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# Review Sheet for MATH 302A at UA

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This 5 page Class Notes was uploaded by an elite notetaker on Friday February 6, 2015. The Class Notes belongs to a course at University of Arizona taught by a professor in Fall. Since its upload, it has received 14 views.

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Date Created: 02/06/15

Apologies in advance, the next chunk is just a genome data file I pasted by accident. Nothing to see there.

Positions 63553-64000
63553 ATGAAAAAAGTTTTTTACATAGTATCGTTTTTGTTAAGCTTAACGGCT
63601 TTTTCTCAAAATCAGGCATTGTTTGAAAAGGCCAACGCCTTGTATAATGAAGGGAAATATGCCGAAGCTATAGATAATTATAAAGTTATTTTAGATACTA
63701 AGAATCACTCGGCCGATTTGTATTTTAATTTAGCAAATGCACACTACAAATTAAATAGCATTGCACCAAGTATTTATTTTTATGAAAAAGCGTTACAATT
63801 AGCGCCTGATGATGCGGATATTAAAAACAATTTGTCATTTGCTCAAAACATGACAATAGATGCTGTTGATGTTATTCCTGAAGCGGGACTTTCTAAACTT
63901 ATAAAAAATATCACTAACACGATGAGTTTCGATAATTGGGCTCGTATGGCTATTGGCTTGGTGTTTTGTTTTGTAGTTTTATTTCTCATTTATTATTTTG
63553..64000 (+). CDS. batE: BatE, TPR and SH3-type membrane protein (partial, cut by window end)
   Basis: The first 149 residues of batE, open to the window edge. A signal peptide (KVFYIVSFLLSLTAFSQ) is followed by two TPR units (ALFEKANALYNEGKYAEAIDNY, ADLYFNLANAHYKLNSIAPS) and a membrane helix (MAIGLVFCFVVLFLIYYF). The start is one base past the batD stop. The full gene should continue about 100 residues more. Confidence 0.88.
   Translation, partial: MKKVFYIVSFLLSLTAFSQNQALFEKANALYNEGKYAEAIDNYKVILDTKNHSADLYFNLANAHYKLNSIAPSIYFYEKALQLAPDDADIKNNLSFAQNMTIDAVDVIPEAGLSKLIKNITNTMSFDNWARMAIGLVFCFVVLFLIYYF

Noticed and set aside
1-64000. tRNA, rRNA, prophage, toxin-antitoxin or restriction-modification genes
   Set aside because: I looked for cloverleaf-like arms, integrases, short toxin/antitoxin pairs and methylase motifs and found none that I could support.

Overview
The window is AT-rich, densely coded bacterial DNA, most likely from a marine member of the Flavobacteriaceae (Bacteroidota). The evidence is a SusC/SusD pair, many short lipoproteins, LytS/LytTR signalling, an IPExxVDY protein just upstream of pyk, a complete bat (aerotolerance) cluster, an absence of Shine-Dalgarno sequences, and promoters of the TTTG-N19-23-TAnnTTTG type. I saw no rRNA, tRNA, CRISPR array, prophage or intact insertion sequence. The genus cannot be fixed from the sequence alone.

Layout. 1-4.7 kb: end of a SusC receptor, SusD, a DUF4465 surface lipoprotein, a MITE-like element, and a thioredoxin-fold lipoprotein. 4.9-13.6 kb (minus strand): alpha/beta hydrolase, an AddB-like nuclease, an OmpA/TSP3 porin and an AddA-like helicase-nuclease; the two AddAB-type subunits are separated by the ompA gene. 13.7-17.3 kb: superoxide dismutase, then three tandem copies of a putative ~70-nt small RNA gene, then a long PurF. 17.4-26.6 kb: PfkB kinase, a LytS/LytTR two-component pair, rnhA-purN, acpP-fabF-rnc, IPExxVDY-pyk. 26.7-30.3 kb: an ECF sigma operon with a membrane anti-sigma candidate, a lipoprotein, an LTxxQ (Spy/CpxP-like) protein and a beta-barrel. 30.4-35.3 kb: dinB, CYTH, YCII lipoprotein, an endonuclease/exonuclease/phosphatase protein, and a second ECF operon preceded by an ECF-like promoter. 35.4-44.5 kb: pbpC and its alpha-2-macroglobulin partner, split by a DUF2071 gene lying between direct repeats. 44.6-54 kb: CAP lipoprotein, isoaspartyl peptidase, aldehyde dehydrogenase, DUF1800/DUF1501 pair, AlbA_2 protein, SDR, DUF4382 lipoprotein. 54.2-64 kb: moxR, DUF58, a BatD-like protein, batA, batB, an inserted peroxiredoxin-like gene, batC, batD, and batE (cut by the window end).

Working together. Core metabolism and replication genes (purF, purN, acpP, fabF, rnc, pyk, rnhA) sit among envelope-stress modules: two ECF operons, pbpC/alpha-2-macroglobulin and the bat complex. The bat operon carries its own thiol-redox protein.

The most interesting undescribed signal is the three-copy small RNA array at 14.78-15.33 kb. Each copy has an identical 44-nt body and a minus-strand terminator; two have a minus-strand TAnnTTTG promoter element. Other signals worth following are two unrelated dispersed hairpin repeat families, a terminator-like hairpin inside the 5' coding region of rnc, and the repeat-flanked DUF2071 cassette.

Math 302A Review sheet for Exam II Multiplication 1 Construct a word problem which illustrates 67 gtlt 93 using the area context of mathematics but does not speci cally use the area of a rectangle Solution Solutions will vary but the typical solution will involve lining up objects by rows and columns say 67 rows and 93 columns The term rows and columns are ne when describing this context a more techinical term would be that they are both arrays Imelda Marco is trying to store her 20000 pairs of shoes In her bedroom with a cathedral ceiling she stacks some equal sized boxes along the back wall She can t 93 stacks of boxes where each stack has 67 boxes How many boxes did she t along the back wall One key observation is that the units in both arrays are the same Another key observation is that these contexts can be broken down into rows and columns Observe in the problem above Imelda has 93 columns and 67 rows of shoes 2 Construct a word problem which illustrates 6 gtlt 4 using the Cartesian product model Solution Solutions will vary but the typical solution should have two lists of options that can be combined in order to determine the total number of possible solutions An example could be After a long night of working on their 302A problem set a group of students decided to order a pizza They decide they want one veggie topping and one meat topping If the veggie options are onion pepper olive broccoli mushroom and spinach and the meat options are pepperoni sausage hamburger and chicken how many different pizzas could they choose from I know mushroom is not a veggie Let s say it is listed as a veggie option by the pizza place 3 Compare Multiplication as repeated addition versus multiplication as area Solution Solutions will vary perhaps one avenue of comparison is to reinterpret multipli cation in the context of area into the context of repeated addition Multiplication as repeated addition can be illustrated in the grouping context in other words I add the number of objects in a group or partition a number of times equal to how many groups or partitions I have Multiplication as area can be illustrated as lining up my objects into rows and columns Imagine each column as a group then each column will be a group which has a number of objects in it equal to the number of rows So this problem is now set up as mulitplication as repeated addition It is not enlightening to observe that both contexts get you the right answer what I am looking for is a comparision of the physical models You can use an illustrative example so long as you do not introduce numbers eg you can describe multiplication as repeated addition by talking about toys in chests dollars in bank accounts etc just don t write 11 toys in 6 chests or 5 dollars in 7 bank accounts 4 Kelly was asked to evaluate 83 gtlt 76 This is what Kelly did a I know I need to multiply the 10s places together so that s 80 gtlt 70 5600 b I know I need to multiply the 1s place together so that s 3 gtlt 6 18 c I know I need to multply the 10s place with the ls place so that s 70 80 gtlt 3 6 150 X 9 1350 d Now I add all of these numbers and get 5600 18 1350 6968 What accounts for the difference between Kelly s answer and the correct answer How would you describe Kelly s mistake to a fellow teacher Solution Kelly got a little too carried away with multiplication not only did she multiply the 10s place 83 by the 10s place and 1s place of 76 which is correct but she also multiplied it by the 1s place of 83 She did the same thing for 76 she multiplied 70 and 6 and added it to her result So her solution is too large and it is off by 80 gtlt 3 70 gtlt 6 240 420 660 Compare the area context of multiplication usually represented as a grided rectangle versus the Cartesian product model of multiplication usually represented as the set of all possible combinations between two sets Solution Solutions may vary A key observation is that you can illustrate both contexts in the following way A key difference is that the rows and columns in the area context have the same units and so the above picture depicts a speci c arrangement of objects while in the Cartesian product context the rows and columns have different units from one another and so the above picture represents a table whose entries are the possible combinations from the two available lists Another observation one could make is to reinterpret one context into the other For instance the Cartesian product context could be viewed as follows Given two lists which you want to combine in order to count the total number of possible outcomes Take one list and write it vertically in order to create rows Take the other list and write it horizontally in order to create columns The number of entries you have is the answer To help illustrate this I have provided an example below onion pepper olive mushroom broccoli spinach pepperoni sausage hamburger chicken Division 1 Scaffolding Algorithm 0 Apply the scaffolding algorithm to 264 29 Solution Solutions may vary if you use repeated subtraction you will end up subtract ing 29 a total of 9 times and be left over with a remainder of 3 0 Apply the scaffolding algorithm to 302 29 Solution Solutions may vary but it may be easy to start by subtracting 290 from 302 in order to get an answer of 10 remainder 12 0 Which of these two examples do you think is easier using the scaffolding algorithm Explain your reasoning Solution Since 29 gtlt 10 is larger than 264 there may not be an easy benchmark to start at in the rst problem whereas that is not the case in the second problem 2 Name one possible bene t which the scaffolding algorithm has over the standard division algorithm Solution You do not need to always have the exact number of times the divisor goes into the current place value 3 Compare division as repeated subtraction versus division as evenly grouping a given quantity into smaller quantities Solution Solutions will vary One main difference is the units of the numbers given In repeated subtraction the numbers have to be the same units eg it does not make sense to repeatedly subtract children from candy bars in other words the action is to repeatedly remove an amount equal to the divisor from the dividend until what is remaining is too small to subtract from In contrast subtraction as partitioning you do not chop o instead you distribute the dividend into a number of partitions so the units of the numbers given is different It is important to highlight that o The numbers in a division as repeated subtraction context are the same units and you are looking to nd out how many times you can take away the divisor from the dividend o The numbers in a division as partitioning context are different units and you are looking to see how the dividend can be evenly distributed into a certain number of partitions 4 List two concepts a child would need to understand in order to correctly use the standard division algorithm Describe why these concepts are important when using the standard algorithm Solution Solutions may vary Partial solutions that would still need to be expanded include 0 Place value in order to understand why a digit of the quotient goes in a particular spot in the algorithm o Multiplication in order to determine how much to subtract from the dividend at any given step 0 Subtraction to see how much of the dividend is left over after taking away some amount you determined from the previous step in the algorithm 5 Ruben wanted to divide 174 by 15 This was his workreasoning a 15 and 15 is 30 b repeated subtraction of 30 174 i 30 144 i 30 114 i 30 84 i 30 54 i 30 144 114 84 54 24 c I subtracted 30 ve times and 30 is 15 plus 15 so it s like I subtracted 15 ten times d So the answer is 10 Explain what Ruben did wrong Solution Justi cation may vary Ruben did not realize that he could take another 15 away from what he claimed was the remainder His method could be repeated using the scaffolding algoruthm where i might become apparent to him why you still need to take another 15 away from 24 6 Find the missing digits DD3 32D 115 431 Solution Solutions may vary 0 I need DD3 gtlt 32D to end in 1 So the only choice for the box in 32B is 7 since 3 gtlt 7 21 and 3 times any other digit between 0 and 9 does not end in 1 0 Evaluate 115 431 327 to nd the other number is 353 7 Fantasia evaluated 2170 divided by 30 as follows a 2170 30 217 3 b QRI 31217 7 07 Fantasia concludes that the answer is 72 remainder 1 Is this correct How could you use partitions to explain why her remainder is wrong Solution Let us illustrate this problem using units Suppose she is trying to solve the question If I have 2170 pennies and I want to give each of person I meet 30 pennies how many people do I give money to What she then did is convert her pennies into dimes and now she will give 3 dimes to each person she meets The number of people she will give money to in this scenario does not change but the number of coins she has left over would be different In the rst case she would have 10 pennies and the second case she would have 1 dime A more general solution would be to say 0 Before dividing the dividend and divisor by ten Fantasia wants to partition 2170 ob jects into 30 groups of objects 0 After dividing Fantasia wants to partition 217 groups of ten objects into 3 groups of groups often 8 Repeated Subtraction and Partitive Word Problems a Construct a word problem that illustrates 48 6 using repeated addition Solution Solution may vary but make sure 48 is clearly the dividend and 6 is clearly the quotient ie the units match up b Construct a word problem that illustrates 54 9 using partitive ie through partition ing Solution Solutions may vary but make sure 48 is clearly the dividend and 6 is clearly the divisor ie 48 are your objects and 6 is the number of bins you want to evenly distribute the 48 objects into c Examine the objects used in the above word problems Are the objects representing the dividend similar to the quotient or the divisor Why do you think this is Solution Already answered this the divisor will have different units than that of the dividend and quotient If the dividend and the divisor have the same units then the quotient will be a constant with no units attached to it